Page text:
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Jeremy Hunt given chance to avert junior doctors' strike

BMA source says an agreement to the trial from the Health Secretary could see planned strikes on Tuesday and Wednesday called off

Hannah Stubbs
Sunday 24 April 2016 00:09 BST
Junior doctors have been on strike four times to protest the new contract
Junior doctors have been on strike four times to protest the new contract (JUSTIN TALLIS/AFP/Getty Images)

A group of cross-party MPs has called on Jeremy Hunt to trial the new junior doctors contract in a small number of trusts in a bid to prevent next week's all-out strike.

Labour's Heidi Alexander, Conservative Dr Dan Poulter, Lib Dem Norman Lamb and the SNP's Dr Philippa Whitford told the Health Secretary in a letter that they want an independent evaluation of the so-called “weekend effect” which sees higher mortality rates for patients admitted at weekends.

The move comes after the Health Secretary announced he would impose the contested contract, whether or not it had the support of the British Medical Association (BMA).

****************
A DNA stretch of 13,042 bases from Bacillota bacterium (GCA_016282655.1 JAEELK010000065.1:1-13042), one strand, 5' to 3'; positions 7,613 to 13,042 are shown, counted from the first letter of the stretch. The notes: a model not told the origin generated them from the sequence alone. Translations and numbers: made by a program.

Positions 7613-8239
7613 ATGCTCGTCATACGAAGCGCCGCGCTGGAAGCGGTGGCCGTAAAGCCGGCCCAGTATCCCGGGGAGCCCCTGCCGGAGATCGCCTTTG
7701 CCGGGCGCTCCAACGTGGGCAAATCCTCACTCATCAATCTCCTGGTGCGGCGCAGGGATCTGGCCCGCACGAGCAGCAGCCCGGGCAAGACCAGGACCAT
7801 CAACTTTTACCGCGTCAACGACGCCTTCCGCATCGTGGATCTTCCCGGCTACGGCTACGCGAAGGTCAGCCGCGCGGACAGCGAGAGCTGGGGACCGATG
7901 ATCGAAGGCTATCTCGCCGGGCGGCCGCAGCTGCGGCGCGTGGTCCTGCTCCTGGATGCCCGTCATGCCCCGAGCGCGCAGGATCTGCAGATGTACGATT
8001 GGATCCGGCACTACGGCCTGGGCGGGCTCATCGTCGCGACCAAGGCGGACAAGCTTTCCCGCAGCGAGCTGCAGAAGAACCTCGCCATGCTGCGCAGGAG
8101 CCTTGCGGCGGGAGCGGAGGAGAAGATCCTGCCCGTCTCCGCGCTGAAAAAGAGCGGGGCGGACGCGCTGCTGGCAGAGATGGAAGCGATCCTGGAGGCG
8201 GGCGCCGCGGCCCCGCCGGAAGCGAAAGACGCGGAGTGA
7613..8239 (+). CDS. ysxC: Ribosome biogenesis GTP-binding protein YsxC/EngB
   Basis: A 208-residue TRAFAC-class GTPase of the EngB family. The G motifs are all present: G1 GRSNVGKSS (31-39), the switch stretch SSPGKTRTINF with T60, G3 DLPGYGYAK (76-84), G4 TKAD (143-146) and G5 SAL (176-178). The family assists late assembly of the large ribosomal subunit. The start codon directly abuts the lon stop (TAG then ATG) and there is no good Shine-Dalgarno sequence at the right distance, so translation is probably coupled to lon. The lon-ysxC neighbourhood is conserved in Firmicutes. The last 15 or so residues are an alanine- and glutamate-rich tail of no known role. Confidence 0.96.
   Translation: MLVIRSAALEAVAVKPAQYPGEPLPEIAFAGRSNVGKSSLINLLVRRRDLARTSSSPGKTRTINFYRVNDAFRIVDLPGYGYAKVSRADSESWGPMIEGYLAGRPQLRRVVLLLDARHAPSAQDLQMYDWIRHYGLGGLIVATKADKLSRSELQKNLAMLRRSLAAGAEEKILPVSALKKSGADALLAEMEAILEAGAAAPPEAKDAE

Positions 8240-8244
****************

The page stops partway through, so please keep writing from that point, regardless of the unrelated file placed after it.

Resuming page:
The letter explains that concerns have been raised about the impact of the contract, were it imposed, and said it believed the BMA would not go ahead with next week's strike if the Government agreed to the proposal.

A BMA source said that if the Government agreed to limited trials of a pilot of the contract, representatives would be prepared to meet them to discuss the possibility of calling off the strike on Tuesday and Wednesday.

The MPs write: “You will be aware that medical leaders, royal colleges and patient groups, have said the imposition or unilateral introduction of the contract is the wrong approach and risks permanent damage to the future of the medical workforce.

“If it remains your intention to introduce this new contract, we believe it should be piloted in a number of trusts/across a number of deaneries and for its impact on patients, staff and the ”weekend effect“ to be independently evaluated.”

An evaluation would lead to a “real understanding of the problem” so targeted changes can be made and a pilot would allow for misunderstandings about the contract to be cleared up.

The Government said it had 75 meetings with the BMA and three years of talks, and delaying reform further would mean not taking an important step in improving weekend care.

A spokesman said: “We have always said that we want to introduce this contract in a phased way - for around 11 per cent of junior doctors from August - precisely so any initial problems can be ironed out. That's why this is simply ill-informed political opportunism from the same Labour Party responsible for the flawed contracts we have now.”


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